What do you write when a close friend suddenly passes away? How do you come to terms with the news that a man that you admire and appreciate died? I am confronted by that exact situation. On Wednesday, I received the news that Robert G. Davis of League City, Texas had passed away at the age of 83. Davis was a friend and mentor. He was a source of great storytelling, humor, and kindness. As it was, Davis was also an iconic figure in the world of professional wrestling.
Before I get ahead of myself, I’d like to back up and start at the beginning. During the summer of 2018, I made the personal decision to write a biography about the original “Nature Boy” Buddy Rogers. The complexity of Rogers’ story was alluring to a detail-oriented researcher like me, but there were also aspects of his history that puzzled me. To answer those questions, I knew I had to track down the people closest to him, and at the center of that maze was the elusive “Manager of Champions” Bobby Davis.
From studying wrestling history, I knew that Davis was a pioneering manager and was at Rogers’ side when he ascended to the National Wrestling Alliance (NWA) world title throne in 1961. But there were elements of Davis’ life that I didn’t know and understand, and that was another mystery I was going to have to contend with if I was going to push forward with my Rogers biography. After tracking down the email address of Davis’ daughter, I sent an inquiry, hoping to open up a dialogue and get some of my questions answered.
Two weeks later, my phone rang and the caller ID read, “Columbus, Ohio.” I answered the phone with anticipation, and once I heard the voice on the other end, I knew exactly who it was. “Hello, Mr. Davis,” I said. “How did you know it was me?” Davis asked, laughing. With that, our friendship began.
Davis was born to Glenn and Lillian Davis on October 23, 1937, in Columbus, Ohio. He was raised in a conservative, middle-class household on the northern side of the city. His father was a longtime employee of the Wolfe Wear-U-Well Shoe manufacturer, and worked his way up from branch manager to treasurer during his 43-years with the company. Glenn and Lillian were active in social circles, and were regulars at church on Sunday mornings.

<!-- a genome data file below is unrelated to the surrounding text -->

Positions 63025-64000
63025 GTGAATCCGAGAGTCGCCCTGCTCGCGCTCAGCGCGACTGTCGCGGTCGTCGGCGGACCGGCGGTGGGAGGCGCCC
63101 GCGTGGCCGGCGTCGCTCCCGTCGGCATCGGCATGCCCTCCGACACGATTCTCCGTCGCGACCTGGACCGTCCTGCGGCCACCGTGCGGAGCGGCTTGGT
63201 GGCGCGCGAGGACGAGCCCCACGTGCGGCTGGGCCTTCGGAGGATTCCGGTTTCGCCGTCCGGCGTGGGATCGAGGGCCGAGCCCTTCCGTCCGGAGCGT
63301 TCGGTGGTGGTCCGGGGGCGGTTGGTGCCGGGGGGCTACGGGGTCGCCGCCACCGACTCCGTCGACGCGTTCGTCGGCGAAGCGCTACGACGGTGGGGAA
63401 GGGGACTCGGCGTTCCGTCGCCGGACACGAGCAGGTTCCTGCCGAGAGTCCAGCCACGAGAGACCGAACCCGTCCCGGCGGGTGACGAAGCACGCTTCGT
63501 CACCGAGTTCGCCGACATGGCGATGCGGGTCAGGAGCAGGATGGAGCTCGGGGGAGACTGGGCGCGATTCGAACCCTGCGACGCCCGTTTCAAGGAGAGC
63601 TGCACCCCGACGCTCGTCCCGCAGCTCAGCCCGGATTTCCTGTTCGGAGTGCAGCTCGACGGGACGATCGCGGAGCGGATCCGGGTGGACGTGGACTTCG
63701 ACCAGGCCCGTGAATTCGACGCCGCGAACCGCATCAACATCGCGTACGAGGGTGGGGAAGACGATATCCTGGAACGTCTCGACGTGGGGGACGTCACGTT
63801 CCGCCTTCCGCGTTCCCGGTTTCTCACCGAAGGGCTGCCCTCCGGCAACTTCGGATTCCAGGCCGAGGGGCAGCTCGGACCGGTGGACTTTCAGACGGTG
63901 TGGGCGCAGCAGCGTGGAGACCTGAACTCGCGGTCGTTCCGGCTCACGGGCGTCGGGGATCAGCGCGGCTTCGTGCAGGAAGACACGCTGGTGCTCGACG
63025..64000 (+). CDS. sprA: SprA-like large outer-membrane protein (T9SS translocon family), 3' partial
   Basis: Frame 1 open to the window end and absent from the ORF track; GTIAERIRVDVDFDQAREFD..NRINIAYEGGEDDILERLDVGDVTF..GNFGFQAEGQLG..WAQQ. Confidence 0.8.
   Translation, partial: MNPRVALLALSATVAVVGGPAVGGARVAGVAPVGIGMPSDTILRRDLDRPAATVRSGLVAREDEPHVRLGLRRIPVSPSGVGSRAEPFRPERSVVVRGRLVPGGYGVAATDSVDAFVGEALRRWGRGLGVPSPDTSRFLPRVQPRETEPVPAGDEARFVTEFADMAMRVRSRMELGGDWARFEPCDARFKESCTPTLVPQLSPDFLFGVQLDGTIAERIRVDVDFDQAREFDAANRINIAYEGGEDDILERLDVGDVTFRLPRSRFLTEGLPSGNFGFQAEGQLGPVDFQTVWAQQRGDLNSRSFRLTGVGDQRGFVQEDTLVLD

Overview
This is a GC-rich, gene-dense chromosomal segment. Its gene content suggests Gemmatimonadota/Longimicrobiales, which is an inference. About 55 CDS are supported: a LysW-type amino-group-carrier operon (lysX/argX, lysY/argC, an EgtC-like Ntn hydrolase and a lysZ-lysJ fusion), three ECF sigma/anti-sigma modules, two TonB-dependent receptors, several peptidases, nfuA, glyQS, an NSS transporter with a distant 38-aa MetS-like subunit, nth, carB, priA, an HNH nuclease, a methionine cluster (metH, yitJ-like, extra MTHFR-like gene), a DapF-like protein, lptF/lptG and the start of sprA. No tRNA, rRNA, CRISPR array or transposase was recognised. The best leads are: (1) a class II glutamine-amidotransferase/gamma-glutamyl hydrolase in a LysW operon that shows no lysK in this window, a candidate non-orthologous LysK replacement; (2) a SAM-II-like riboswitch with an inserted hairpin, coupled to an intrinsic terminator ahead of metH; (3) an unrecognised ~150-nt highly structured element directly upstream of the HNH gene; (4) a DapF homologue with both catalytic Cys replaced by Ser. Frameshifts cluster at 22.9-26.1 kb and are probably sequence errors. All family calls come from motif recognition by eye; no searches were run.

An only child, Davis became enthralled by wrestling at 13 years of age. He was interested in all forms of athletics, but grappling quickly became his passion, and he started as an amateur in high school. He lifted weights and endured a rapid growth spurt in his teens that gave him confidence beyond his years. Living in Columbus exposed him to the madcap realm of professional wrestling, and Davis was soon ensnared by the likes of Ruffy Silverstein, “Big” Bill Miller, and the colorful line-up of characters appearing for local promoter Al Haft.
Wrestling throughout Ohio was big business, and Haft ran a far-reaching empire with an elaborate television set-up. For anyone living in the Columbus area between the late 1940s and mid-1950s, it would’ve been difficult to ignore the massive wave of popularity surrounding the mat business. For Davis, it was more than a brand of entertainment to enjoy on television. He saw it as the gateway to a potential career. He started traveling down to the Memorial Hall, and waited outside the venue to interact with the wrestlers as they entered the building. He offered to carry their luggage, and as payment, he’d get to see the matches for free.
Not before long, Davis was on a first name basis with many of the performers, and was soon invited to train at Haft’s gymnasium, much to the dismay of his parents. On one afternoon, he strayed from his normal routine and headed to an address near Ohio State University. With little trepidation, he boldly knocked on the stranger’s door and came face-to-face with his wrestling idol, the “Nature Boy” Buddy Rogers. Rogers, known for his eccentric personality and flashy in-ring style, invited Davis inside, offering him a cup of cider, and the two had a pleasant conversation. It was a landmark moment in Davis’ life – one that he’d never forget.